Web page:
Philadelphia Eagles chose not to soar, but to bore

President Trump called an audible Monday and told the Philadelphia Eagles not to suit up and show up at The White House for the traditional photo-op after winning the Super Bowl.

“The Philadelphia Eagles are unable to come to the White House with their full team to be celebrated tomorrow,” the White House said in a statement late Monday. “They disagree with their President because he insists that they proudly stand for the National Anthem, hand on heart, in honor of the great men and women of our military and the people of our country. The Eagles wanted to send a smaller delegation, but the 1,000 fans planning to attend the event deserve better.”

President Trump followed up that official announcement with a tweet saying: “The Philadelphia Eagles Football Team was invited to the White House. Unfortunately, only a small number of players decided to come, and we canceled the event. Staying in the Locker Room for the playing of our National Anthem is as disrespectful to our country as kneeling. Sorry!”

This appears to be the hill the NFL wishes to die on. The league and its commissioner Roger Goodell just don’t get the fact that most of the TV and stadium audiences for a pro football game voted for Trump.

Many Americans have turned their backs on the league since this National Anthem protest began and continues with the league sanctioning the protest by recently announcing that players can stay in the locker room if they do not wish to stand at attention.

I have written exhaustively on this subject. When these players show up at stadia across the nation on Sunday afternoons or the four other dates the league has spread out to, they are at the workplace. Who else in America has the right to act as they wish in the workplace? I can’t.

I have to abide by the decorum of the office in dress, manner, language and behavior. If I chose not to act accordingly, I could be fired for cause.

Not these players, the ones who wish to disrespect the flag and country for a cause. It’s just not the time or place.

If you want to further the conversation, then take your new-found stardom and protest and speak up outside the stadium. You have plenty of free time during the week after practice to speak your mind and organize other like-minded players and people.

So The President has every right as Commander-in-Chief to defend the flag in this instance.

And the NFL and Roger Goodell had better get this under control before this season or my prophesy that I wrote for The New York Post in January 2016 may be too optimistic.

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NFL, Goodell following flawed Hillary campaign

The NFL continues to lose yardage when it comes to TV ratings.

With much of the country mired in single-digit temperatures, many Americans found other things to do instead of watching Roger Goodell’s opening weekend football playoff games. Continue reading

Chair Yellen is no Joe Namath

All I’m going to say is the Fed chair Yellen is no Joe Namath.

On Wednesday in a speech the Fed head said, “Will I say there will never, ever be another financial crisis? No, probably that would be going too far. But I do think we’re much safer and I hope that it will not be in our lifetimes and I don’t believe it will.”

Namath guaranteed the New York Jets would win Super Bowl III and backed it up.

Yellen, who seems to be on the path of bursting asset bubbles with a credit-busting, rate-raising strategy, also said, “asset valuations are somewhat rich if you use some traditional metrics like price earnings ratios, but I wouldn’t try to comment on appropriate valuations, and those ratios ought to depend on long-term interest rates.”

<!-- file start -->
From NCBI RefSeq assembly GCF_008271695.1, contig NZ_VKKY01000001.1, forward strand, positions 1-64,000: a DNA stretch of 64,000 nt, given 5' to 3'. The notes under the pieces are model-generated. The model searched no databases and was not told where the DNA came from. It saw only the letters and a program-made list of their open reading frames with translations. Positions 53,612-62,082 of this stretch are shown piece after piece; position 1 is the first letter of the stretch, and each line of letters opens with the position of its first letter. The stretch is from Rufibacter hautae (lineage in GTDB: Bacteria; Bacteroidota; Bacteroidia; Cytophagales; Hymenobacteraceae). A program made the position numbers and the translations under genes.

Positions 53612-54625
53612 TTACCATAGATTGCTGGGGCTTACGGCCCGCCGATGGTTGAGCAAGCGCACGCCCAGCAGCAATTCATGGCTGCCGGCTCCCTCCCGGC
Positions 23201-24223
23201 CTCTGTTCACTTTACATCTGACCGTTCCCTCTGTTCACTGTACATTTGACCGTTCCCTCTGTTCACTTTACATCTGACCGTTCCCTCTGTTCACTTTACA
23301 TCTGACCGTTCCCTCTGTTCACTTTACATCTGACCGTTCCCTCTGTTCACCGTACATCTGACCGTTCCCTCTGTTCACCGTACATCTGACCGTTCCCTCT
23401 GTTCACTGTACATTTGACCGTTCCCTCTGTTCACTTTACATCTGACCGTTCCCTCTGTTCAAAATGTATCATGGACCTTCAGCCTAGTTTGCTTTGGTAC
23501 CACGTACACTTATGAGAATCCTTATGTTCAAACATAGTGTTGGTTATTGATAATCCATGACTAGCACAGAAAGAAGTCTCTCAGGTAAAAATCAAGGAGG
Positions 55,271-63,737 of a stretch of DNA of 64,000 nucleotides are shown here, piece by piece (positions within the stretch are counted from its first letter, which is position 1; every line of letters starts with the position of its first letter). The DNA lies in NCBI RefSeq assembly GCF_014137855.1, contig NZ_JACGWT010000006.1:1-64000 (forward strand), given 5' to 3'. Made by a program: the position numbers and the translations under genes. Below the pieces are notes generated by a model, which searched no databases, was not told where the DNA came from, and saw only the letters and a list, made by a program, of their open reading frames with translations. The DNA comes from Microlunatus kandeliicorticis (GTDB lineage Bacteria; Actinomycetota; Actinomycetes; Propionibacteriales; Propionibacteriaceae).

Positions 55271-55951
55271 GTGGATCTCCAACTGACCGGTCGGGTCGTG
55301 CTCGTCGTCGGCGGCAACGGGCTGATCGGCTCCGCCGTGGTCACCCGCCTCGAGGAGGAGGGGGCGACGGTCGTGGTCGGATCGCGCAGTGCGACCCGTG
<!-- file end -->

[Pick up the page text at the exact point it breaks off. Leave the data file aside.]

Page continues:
Even if you discount the 2.5% drop in Google yesterday on the huge European regulator’s $2.7 billion fine for skewing its search results, stocks sold off hard on her comments.

Now I’m not one to pandered to ageism, however at 70 years old, Chair Yellen has a different time horizon than the rest of us.

But if the Fed thinks it can burst stocks, art and home asset bubbles by constricting credit in a low inflation environment, then Yellen & Co are looking at a possible deflationary crisis, which they have little in their toolbox to combat.

One can think that the Fed can always lower rates again and expand its balance sheet to fight deflation, but that’s just continuing the boom/bust cycles.

Mr. President, time for an audible on your tax-cutting plan

So Mr. President, where’s the beef?

On the campaign and as President-elect we heard of an ambitious tax reduction plan. Now in office we hear crickets.

I understand you have been in office less than three weeks, this tax cutting plan was a lynch pin to your election and yet the American people have not heard one word about it yet.

Yes strong borders and a good Supreme Court appointee had favorables for you, however America wants its checks and so do the markets.

Taking money from Washington and putting it in the hands of the people is always a stimulus for the economy. Even if the Americans sit on it for a rainy-day fund, the sense of having something to fall back on will spur some spending.

Spending that has been restricted over the last decade by job losses and/or higher medical insurance costs and increased tax bills.

President Trump, you have millions of Americans spending 100’s of millions of dollars over this weekend on chips, dips, suds, wings and steaks to gather and watch the Super Bowl.

Why not throw them a bone to spur the conversation by laying out your tax plan, even if it’s in the broadest of terms?

This way working Americans can get a sense of what’s coming their way.

I believe it’s a tremendous opportunity that should not be fumbled.